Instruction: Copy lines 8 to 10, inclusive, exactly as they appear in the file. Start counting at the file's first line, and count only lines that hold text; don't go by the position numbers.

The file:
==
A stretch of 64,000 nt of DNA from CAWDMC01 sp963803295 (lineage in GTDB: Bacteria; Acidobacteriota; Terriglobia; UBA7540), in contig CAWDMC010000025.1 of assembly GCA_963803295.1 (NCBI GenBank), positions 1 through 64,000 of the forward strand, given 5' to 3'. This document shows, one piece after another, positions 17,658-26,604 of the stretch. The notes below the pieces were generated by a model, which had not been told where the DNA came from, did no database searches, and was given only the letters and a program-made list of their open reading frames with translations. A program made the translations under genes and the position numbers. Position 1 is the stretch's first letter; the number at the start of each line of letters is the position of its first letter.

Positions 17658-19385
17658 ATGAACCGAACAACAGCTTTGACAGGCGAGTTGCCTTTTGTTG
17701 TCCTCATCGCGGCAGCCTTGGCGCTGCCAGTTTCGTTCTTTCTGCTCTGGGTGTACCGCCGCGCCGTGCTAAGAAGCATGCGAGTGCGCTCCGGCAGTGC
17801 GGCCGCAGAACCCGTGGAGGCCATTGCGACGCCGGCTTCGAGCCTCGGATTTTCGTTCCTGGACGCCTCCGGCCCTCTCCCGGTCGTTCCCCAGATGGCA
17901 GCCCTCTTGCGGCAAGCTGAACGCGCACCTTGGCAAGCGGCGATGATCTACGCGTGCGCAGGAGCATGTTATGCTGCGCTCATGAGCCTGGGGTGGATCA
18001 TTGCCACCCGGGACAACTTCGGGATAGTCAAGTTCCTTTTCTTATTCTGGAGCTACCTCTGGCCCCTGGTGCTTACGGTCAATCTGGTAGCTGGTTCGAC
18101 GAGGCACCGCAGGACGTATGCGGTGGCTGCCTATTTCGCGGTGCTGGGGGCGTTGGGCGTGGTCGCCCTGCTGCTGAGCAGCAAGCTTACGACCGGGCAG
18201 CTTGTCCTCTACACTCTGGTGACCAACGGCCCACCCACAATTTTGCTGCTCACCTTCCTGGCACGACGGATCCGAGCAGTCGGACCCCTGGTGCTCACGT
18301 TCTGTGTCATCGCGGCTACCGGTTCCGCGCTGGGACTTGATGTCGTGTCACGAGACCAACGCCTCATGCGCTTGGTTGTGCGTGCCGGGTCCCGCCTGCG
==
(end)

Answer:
18101 GAGGCACCGCAGGACGTATGCGGTGGCTGCCTATTTCGCGGTGCTGGGGGCGTTGGGCGTGGTCGCCCTGCTGCTGAGCAGCAAGCTTACGACCGGGCAG
18201 CTTGTCCTCTACACTCTGGTGACCAACGGCCCACCCACAATTTTGCTGCTCACCTTCCTGGCACGACGGATCCGAGCAGTCGGACCCCTGGTGCTCACGT
18301 TCTGTGTCATCGCGGCTACCGGTTCCGCGCTGGGACTTGATGTCGTGTCACGAGACCAACGCCTCATGCGCTTGGTTGTGCGTGCCGGGTCCCGCCTGCG